Published on 2014/06/18

Joint Graduate Degree Programs Benefit Students and Universities

Joint Graduate Degree Programs Benefit Students and Universities
Degree programs developed in collaboration between two or more units within a university provides students with an opportunity for interdisciplinary learning that will support their career advancement.
Education is more important than ever before in today’s economic landscape. Competition for jobs is growing and employees are being asked to do more in less time and with fewer resources. To get ahead, many are heading back to school for graduate degrees such as an MBA or Executive MBA. Growing in popularity are joint degree programs, which combine two or more areas of study in two departments at the same campus.

There is much value in this cross-departmental collaboration. Students can develop expertise in two separate fields or leverage technical expertise in one field with, for example, business acumen in order to develop stronger skills. Similarly, collaboration between colleges and departments strengthens the university as a whole and leverages expertise across areas.

Joint degree programs are easily customized and grant students flexibility in determining their areas of study. Additionally, joint degrees give students greater access to resources, professors and opportunities than they would have in a single program. Students can take advantage of each school’s strengths (maybe one has a great internship program, while the other has well-equipped research facilities) to jumpstart their careers. Joint programs are also less expensive than taking the two degree programs separately. For example, the University of Pittsburgh’s Joseph M. Katz Graduate School of Business offers a number of joint degree programs, including one in collaboration with the University’s Swanson School of Engineering. Students mix advanced engineering classes with business courses to gain the administrative, managerial and financial skills necessary for business and an understanding of advanced engineering processes in a vocational area of choice, such as bioengineering or mechanical engineering.

However, the benefits don’t stop there. For the actual colleges and departments, joint degree programs offer the opportunity to further develop programming so it’s practical and more accurately reflects the skills and challenges graduates will face in the working world. Schools within a university can tap into each other’s resources, networks and offerings to better tailor their programs to students’ needs, thus developing alumni who are more satisfied, engaged, prepared and successful.

As technology connects companies and the job market becomes more competitive, real-world application of learned skills becomes significantly more important. The best joint degree programs take advantage of the businesses and corporations in their own backyard to create consulting projects, case competitions, client fellowships and management simulations — experience-based learning programs that can teach students to thrive in a competitive corporate landscape and apply skills from both of their programs of study in a dynamic environment.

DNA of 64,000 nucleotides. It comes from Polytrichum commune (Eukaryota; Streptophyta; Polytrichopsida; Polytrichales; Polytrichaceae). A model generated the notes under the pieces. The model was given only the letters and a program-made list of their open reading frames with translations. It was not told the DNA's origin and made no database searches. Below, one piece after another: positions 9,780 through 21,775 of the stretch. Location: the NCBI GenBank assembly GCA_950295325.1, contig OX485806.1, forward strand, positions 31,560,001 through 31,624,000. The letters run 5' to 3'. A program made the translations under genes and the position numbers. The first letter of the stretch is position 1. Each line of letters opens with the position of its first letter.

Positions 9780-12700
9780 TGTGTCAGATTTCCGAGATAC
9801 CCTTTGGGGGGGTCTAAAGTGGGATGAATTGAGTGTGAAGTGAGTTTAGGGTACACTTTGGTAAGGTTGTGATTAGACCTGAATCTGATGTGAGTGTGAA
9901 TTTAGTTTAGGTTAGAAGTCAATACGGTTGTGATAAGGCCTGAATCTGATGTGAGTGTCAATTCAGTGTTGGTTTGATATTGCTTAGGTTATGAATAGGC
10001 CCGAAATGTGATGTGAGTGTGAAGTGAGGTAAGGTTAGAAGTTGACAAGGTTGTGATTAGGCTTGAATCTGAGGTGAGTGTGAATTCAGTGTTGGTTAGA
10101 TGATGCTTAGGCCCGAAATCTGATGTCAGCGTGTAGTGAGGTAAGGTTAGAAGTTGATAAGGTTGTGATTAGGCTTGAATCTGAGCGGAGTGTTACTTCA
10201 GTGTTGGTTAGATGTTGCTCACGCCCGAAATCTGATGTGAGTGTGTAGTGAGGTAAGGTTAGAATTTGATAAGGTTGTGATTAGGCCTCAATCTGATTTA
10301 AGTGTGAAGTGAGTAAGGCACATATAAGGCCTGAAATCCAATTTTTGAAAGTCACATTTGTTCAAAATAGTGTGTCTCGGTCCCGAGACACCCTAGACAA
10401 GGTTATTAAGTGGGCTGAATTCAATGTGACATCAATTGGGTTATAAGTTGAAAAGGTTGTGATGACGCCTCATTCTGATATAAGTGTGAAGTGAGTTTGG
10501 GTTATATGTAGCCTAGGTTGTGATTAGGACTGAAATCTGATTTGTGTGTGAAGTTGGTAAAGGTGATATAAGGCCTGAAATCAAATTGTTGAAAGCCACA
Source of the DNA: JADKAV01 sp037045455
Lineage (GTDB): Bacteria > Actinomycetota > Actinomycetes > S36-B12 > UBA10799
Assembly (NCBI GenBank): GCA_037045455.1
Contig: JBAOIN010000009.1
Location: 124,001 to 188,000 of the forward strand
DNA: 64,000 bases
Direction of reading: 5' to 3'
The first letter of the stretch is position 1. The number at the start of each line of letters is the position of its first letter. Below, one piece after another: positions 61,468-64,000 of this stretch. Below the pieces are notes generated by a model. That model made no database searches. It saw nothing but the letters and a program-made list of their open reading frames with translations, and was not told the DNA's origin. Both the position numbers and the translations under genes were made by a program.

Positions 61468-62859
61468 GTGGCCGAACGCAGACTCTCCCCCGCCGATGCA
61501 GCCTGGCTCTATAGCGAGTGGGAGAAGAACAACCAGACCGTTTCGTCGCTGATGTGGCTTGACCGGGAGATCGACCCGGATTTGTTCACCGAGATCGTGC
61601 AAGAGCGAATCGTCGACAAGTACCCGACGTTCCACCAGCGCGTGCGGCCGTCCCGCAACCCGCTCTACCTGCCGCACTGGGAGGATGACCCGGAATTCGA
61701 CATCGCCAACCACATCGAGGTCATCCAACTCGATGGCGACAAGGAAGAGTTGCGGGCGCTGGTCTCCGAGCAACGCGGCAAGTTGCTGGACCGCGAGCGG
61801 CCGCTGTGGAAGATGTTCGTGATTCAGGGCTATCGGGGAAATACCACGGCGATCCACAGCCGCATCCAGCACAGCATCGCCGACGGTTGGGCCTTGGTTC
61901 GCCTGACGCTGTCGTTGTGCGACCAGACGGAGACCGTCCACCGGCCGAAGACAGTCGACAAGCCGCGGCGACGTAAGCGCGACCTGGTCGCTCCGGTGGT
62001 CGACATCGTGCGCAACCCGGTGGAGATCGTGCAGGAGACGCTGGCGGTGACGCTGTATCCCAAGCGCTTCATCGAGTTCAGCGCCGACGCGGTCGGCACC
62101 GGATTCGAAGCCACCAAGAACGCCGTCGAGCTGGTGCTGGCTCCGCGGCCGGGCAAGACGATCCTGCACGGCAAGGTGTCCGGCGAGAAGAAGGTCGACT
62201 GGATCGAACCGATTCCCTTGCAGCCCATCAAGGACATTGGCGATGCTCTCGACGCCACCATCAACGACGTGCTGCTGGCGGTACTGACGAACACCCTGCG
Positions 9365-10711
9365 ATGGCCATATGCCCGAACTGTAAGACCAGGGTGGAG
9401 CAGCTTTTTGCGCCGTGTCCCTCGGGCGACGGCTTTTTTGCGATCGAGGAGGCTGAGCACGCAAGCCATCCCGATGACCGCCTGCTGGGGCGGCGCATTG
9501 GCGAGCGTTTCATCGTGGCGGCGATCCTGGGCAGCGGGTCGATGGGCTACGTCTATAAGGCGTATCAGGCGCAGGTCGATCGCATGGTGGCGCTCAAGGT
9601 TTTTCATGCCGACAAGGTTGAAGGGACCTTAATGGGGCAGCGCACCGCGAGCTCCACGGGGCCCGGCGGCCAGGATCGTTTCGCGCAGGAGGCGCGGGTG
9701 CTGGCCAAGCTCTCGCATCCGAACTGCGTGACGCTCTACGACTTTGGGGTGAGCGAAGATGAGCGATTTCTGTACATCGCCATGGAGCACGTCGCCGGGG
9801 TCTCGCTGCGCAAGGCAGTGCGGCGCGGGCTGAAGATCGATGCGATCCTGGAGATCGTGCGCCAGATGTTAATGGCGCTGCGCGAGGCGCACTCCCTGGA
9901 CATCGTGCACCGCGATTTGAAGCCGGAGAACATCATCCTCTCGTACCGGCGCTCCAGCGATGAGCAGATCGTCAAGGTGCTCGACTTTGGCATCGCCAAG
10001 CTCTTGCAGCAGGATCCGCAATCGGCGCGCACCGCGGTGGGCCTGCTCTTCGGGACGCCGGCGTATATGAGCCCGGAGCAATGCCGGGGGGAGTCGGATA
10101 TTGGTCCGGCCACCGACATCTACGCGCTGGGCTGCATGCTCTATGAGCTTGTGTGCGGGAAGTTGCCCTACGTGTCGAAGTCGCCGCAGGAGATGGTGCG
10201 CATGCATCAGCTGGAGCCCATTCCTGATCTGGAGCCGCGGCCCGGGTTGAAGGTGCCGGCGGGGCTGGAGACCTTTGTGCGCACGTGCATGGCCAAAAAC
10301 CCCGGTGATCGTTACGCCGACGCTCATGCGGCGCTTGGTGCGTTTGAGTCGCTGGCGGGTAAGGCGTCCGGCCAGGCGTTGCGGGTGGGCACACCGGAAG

Professionals who are considering a return to the classroom should consider a joint degree; the benefits, customization and price point make these programs a strong option for furthering one’s education. Combining two colleges’ teachings with real-world experience provides students the ultimate added-value education.

Print Friendly, PDF & Email

Consolidated Administration: The Key to Delivering a 60-Year Curriculum

Shift the status quo to achieve long-term success and viability for your university.

Read here

Readers Comments

Tyrese Banner 2014/06/18 at 9:14 am

While on paper, Delaney’s arguments make a lot of sense, I would be curious to know what employers’ views are on dual degree holders. I say this because I’ve heard of less than stellar experiences for PhD holders, who reported being told they were “overqualified” for a job. I wonder if a candidate with a bachelor’s degree and two master’s degrees would be told the same. Have employers demonstrated a need for employees with two graduate degrees? Or is Delaney simply confusing their desire for graduates with more cross-disciplinary experience or an equal balance of theoretical-technical skills with their desire for more credentials?

Aaron Stark 2014/06/18 at 2:06 pm

For students who can’t commit the time or finances toward a joint degree program, perhaps a degree-diploma or a degree-certificate combination would be better. Many universities are now starting to collaborate with community colleges to offer these credential options. The degree is earned through the university and gives the student broad theoretical knowledge of a field, while the diploma or certificate through the community college equips the student with technical skills that can be immediately applied to a field. Seems like the best of both worlds to me.

Karen Y 2014/06/18 at 4:53 pm

I think any graduate program would be enhanced by having a business administration component. We seem to be moving to a labor market that requires all graduates to have at least a basic set of business skills, so it makes sense that any field’s curriculum would reflect this reality in its course offerings. Students should have the option to still complete just one degree, but supplement it with business administration courses — maybe even ones tailored to their specific field.

Leave a Reply

Your email address will not be published. Required fields are marked *